backup · Linux

Helpers and common usage for tar


tar is a feature rich but often confusing archiving tool most commonly used on Linux and BSD systems. One of the great benefits of tar over other more modern tools such as 7z, RAR or ZIP is that it is open source, free and platform agnostic. Even more importantly for Linux users tar archives preserve user and file permissions allowing for easy directory backups and restoration.

Tar

Compress (backup) files and directories

Common arguments

-c create an archive

-f file.tar filename of archive

-v verbose

--totals statistics for archive creation

Total bytes written: 103157760 (99MiB, 1000MiB/s)

-z archive using gzip, quick but offers less compression

-zf file.tar.gz filename of gzip archive

-j archive using bzip2, slow but offers more compression

-jf file.tar.bz2 filename of bzip2 archive

--remove-files moves files into archive instead of copy

-p preserves file and directory permissions

--owner user override the ownership of files when placed into an archive

--exclude='/directory' --exclude='file' --exclude='*pattern*' exclude directory names, filenames or pattern matches

--ignore-case ignore case when using --exclude=

-h follow and include the content of symlinks

--no-recursion ignore all sub-directories and their content

Archive

A file in the current directory.

tar -cf archive.tar filename

A directory.

tar -cf archive.tar /directory/to/backup/*

A set of files and directories.

tar -cf archive.tar file1.txt /path/to/file2.log /different/directory/to/backup/*
Copy and compress a website for sharing and store it in the home directory
tar --totals -czvf ~/archive.tar.gz /var/www/*
Backup and compress the home directory by keeping permissions, but exclude hidden files and directories
tar --totals --exclude='.*' -czvpf ~/archive.tar.gz ~/*
Create an archive that is split over multiple files, 1000 MB in size

| split pipes the output of tar into split

-d uses numerical instead of alphabetical naming suffixes on the split archives

-b split size

- hyphen placeholder for what would normally be an input filename used by split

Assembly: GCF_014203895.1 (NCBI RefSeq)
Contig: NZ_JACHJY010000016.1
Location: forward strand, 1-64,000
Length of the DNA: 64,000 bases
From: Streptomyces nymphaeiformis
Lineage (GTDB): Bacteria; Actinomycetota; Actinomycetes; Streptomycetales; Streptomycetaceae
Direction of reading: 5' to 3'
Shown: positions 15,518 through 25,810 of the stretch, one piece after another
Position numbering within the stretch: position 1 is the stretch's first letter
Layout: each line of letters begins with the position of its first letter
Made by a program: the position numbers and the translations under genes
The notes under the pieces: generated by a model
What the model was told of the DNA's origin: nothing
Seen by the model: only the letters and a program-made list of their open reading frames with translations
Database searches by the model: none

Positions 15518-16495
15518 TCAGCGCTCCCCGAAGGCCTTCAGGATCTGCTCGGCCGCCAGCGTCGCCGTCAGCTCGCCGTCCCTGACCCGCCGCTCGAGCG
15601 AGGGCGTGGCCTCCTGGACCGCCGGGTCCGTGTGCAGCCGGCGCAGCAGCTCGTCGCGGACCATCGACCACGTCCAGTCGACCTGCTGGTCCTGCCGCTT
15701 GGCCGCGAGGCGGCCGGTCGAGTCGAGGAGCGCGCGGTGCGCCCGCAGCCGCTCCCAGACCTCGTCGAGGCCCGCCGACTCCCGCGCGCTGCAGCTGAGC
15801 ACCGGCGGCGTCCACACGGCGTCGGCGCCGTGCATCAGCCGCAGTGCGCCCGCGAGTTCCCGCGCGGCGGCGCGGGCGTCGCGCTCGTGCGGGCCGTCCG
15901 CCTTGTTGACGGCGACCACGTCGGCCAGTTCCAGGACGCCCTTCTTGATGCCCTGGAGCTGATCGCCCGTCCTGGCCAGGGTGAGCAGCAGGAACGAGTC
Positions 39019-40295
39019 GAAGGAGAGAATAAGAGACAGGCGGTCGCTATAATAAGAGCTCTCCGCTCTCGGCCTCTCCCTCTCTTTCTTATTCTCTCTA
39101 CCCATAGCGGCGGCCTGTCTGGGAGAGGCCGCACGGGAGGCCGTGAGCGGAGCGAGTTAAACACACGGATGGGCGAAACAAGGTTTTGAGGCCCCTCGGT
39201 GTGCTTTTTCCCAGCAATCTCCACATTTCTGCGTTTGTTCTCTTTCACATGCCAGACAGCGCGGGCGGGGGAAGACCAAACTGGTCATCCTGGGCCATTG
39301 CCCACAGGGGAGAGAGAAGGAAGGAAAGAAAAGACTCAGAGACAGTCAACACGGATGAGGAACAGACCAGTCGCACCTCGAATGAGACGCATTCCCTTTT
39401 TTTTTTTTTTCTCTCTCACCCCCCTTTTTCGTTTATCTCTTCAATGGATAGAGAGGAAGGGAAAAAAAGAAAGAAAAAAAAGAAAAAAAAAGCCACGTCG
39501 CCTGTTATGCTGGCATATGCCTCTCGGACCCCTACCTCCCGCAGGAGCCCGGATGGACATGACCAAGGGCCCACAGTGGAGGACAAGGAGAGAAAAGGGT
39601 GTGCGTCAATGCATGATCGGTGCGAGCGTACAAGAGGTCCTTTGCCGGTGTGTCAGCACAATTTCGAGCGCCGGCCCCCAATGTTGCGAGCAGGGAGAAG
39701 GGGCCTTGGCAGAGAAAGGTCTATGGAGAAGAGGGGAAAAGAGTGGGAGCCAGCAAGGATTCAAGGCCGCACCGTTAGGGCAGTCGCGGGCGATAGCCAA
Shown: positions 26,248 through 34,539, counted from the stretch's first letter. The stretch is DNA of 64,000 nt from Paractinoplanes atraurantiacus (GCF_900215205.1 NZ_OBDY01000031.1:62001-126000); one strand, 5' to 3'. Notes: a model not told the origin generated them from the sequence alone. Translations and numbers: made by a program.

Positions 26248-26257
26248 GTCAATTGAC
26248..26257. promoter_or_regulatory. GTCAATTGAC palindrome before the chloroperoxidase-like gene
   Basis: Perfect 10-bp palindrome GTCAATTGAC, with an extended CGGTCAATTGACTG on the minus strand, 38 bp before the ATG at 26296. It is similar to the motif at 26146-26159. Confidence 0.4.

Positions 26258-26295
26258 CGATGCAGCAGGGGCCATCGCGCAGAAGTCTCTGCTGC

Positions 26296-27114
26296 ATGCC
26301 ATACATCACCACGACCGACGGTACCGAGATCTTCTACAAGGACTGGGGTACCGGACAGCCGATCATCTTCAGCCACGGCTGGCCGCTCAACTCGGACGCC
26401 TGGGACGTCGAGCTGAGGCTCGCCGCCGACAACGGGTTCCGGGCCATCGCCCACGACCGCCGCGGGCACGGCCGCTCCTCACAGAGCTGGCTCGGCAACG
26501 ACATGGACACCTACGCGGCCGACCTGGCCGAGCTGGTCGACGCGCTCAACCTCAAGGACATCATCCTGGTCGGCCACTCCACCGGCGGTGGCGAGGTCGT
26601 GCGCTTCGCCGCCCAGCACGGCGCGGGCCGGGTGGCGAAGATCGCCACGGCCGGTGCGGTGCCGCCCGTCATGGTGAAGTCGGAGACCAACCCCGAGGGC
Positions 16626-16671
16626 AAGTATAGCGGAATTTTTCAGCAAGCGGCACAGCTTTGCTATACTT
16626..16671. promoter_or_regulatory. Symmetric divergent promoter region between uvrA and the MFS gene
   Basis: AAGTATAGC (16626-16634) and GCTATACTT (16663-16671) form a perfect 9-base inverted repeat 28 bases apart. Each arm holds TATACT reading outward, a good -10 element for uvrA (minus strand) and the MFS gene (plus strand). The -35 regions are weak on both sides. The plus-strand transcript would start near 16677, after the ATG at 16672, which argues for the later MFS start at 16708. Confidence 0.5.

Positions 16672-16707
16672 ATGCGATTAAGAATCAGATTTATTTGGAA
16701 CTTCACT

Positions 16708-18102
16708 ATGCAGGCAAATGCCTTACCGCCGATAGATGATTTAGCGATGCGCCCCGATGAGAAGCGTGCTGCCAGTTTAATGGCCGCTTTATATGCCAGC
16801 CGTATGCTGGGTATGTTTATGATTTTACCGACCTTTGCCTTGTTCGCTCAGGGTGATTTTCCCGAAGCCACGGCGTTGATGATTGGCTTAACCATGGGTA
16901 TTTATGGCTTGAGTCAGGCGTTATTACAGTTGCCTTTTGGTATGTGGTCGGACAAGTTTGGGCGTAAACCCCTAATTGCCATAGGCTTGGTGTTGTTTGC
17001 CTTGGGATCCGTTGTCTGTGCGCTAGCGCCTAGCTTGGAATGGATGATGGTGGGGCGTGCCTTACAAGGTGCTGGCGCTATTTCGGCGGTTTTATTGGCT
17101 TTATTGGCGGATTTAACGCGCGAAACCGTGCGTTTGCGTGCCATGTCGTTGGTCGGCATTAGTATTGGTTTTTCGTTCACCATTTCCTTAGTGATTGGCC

tar -cvpz /directory/to/backup/* | split -d -b 1000m - ~/archive.tar.gz
Create an archive that is stored on a remote server via SSH
tar -cvpz /directory/to/backup/* | ssh [email protected]:/directory/to/store/backup/ "( cat > archive.tar.gz )"

Add files into an existing archive

tar -rvf archive.tar /directory/or/path/to/files/*

Or you can use the update argument that will only append files that are newer than the copies contained within the archive.

tar -uvf archive.tar /directory/or/path/to/files/*

Join/Merge/Concatenate two archives together

The following will merge the content of archive2.tar into archive1.tar

tar -Avf archive1.tar archive2.tar

While this copy the archive archive2.tar into archive1.tar

tar -rvf archive1.tar archive2.tar

List the content of an archive

tar -tf archive.tar

Restore (extract) files or directories from an archive

Common arguments

-x extract an archive
-f file.tar archive’s filename
-v verbose

-C /directory/to/restore/to place restored files into the specified directory
-p preserves file and directory permissions

Extract the archive to the active directory
tar -xf archive.tar
Extract the file named README from the archive to the active directory
tar -xf archive.tar README
Extract a gzip compressed archive to the active directory
tar -xvzf archive.tar.gz
Extract the archive to a specified directory
tar -xvf archive.tar -C ~/downloads
Extract a b2zip compressed archive to a specified directory
tar -xvjf archive.tar.bz2 -C ~/downloads

Learn more.

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